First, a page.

Jerry is an amateur woodworker and struggling shade tree mechanic. There's nothing he can't take apart, but many things he can't reassemble. You'll find him writing and speaking his loud opinion on Android Central and occasionally on Twitter.

  • If only Google would open up API access to Google Play Music All Access. Posted via Android Central App
  • ^this!
  • Yes, pleaaasseeee.
  • If only they wouldn't have used the worst of all options... MP3. MP3 sounds compressed/flat (dimensionally not pitch) no matter how high the sampling freq. Please give us some kind of (actual) quality sounding option for living room listening. Please Google, just use ogg for bandwith savings on mobile and flac for quality. No phone in the last 4 years has a processor so weak that MP3 should be ever used anymore. All the oggs that I uploaded to my library sound so much better than the music from All Access. The all access music service/app is good and getting better, but the sound is simply poor. Use the open source force, google.
  • Anyone recommend a way to boost the Galaxy Nexus speakers, SA Labs Equalizer doesn't work on JellyBean, and another one i got for free and paid for a key to unlock doesn't do much either. I can't wear ear buds, and hate head phones and prefer the device speaker, but need a boost. Just a stock device not rooted or unlocked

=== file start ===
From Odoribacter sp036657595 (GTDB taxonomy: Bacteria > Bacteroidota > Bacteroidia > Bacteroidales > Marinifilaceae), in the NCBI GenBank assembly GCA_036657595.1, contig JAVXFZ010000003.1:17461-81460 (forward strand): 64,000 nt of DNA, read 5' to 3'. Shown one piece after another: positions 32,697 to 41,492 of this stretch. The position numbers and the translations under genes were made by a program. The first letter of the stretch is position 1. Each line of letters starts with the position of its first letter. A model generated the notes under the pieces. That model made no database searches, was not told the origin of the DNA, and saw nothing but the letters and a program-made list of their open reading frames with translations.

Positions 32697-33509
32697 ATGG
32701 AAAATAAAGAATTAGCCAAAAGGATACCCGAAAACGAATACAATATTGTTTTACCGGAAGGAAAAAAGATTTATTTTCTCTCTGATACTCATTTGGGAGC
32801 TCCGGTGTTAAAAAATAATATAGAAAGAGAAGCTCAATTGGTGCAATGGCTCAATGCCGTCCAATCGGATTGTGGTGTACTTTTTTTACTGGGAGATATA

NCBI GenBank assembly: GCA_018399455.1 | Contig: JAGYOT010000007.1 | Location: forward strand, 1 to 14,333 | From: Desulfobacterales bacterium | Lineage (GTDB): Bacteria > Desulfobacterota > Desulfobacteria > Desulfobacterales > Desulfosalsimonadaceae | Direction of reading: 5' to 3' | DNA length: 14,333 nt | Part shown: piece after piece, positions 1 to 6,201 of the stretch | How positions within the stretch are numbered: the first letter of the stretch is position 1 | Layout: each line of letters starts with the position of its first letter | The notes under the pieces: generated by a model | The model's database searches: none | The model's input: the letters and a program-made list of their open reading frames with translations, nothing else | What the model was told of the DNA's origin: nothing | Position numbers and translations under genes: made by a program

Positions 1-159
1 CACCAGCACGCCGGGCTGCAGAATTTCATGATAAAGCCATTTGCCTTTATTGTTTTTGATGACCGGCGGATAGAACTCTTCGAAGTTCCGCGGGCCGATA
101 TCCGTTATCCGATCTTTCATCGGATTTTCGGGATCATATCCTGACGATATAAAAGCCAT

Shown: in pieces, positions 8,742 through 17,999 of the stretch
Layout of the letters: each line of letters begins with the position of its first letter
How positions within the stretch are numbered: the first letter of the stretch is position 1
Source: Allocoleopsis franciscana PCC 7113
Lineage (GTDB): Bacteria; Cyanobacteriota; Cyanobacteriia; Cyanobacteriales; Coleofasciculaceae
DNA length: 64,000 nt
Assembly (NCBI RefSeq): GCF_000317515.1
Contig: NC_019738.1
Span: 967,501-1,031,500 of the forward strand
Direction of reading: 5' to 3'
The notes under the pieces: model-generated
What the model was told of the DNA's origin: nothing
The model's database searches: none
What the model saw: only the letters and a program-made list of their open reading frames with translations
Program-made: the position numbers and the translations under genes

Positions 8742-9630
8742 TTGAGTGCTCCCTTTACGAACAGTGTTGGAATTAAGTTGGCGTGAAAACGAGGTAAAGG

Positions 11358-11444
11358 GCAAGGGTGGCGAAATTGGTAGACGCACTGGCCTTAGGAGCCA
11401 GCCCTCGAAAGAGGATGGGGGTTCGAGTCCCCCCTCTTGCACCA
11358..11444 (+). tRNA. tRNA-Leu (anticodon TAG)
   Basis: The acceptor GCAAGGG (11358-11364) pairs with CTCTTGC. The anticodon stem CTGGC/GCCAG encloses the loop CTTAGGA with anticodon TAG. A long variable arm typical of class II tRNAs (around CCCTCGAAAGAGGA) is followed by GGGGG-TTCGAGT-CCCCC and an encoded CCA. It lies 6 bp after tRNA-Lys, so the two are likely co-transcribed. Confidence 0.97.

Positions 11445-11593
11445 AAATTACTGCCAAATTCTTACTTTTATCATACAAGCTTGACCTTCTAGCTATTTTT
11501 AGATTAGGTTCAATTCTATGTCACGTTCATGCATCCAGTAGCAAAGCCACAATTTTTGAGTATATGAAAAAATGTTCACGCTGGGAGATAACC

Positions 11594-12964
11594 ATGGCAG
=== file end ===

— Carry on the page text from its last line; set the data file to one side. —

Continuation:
• Or you could just rip your music into a lossless codec like FLAC. Posted via Android Central App
  • With how cheap hard disk space is now, there's pretty much no reason for your CD collection *not* to be FLAC. If you're about to put that music on a space-limited device like a smartphone, then you can downsample the FLAC file to Ogg Vorbis or M4A or whatever your preference is, and just keep the original FLAC around on your computer, or your network-connected media center. (XBMC is pretty great for this.)
  • Pretty sure you audio is only gonna sound as good as the DAC in your phone. Another reason why I really like GSMArena's reviews. They analyze the audio out.
  • I don't see how this is anything other than a set of EQs... Good audio through headphones comes down to the sound source (the phone), the headphones, and possibly the amp. There's little EQ involved, if at all.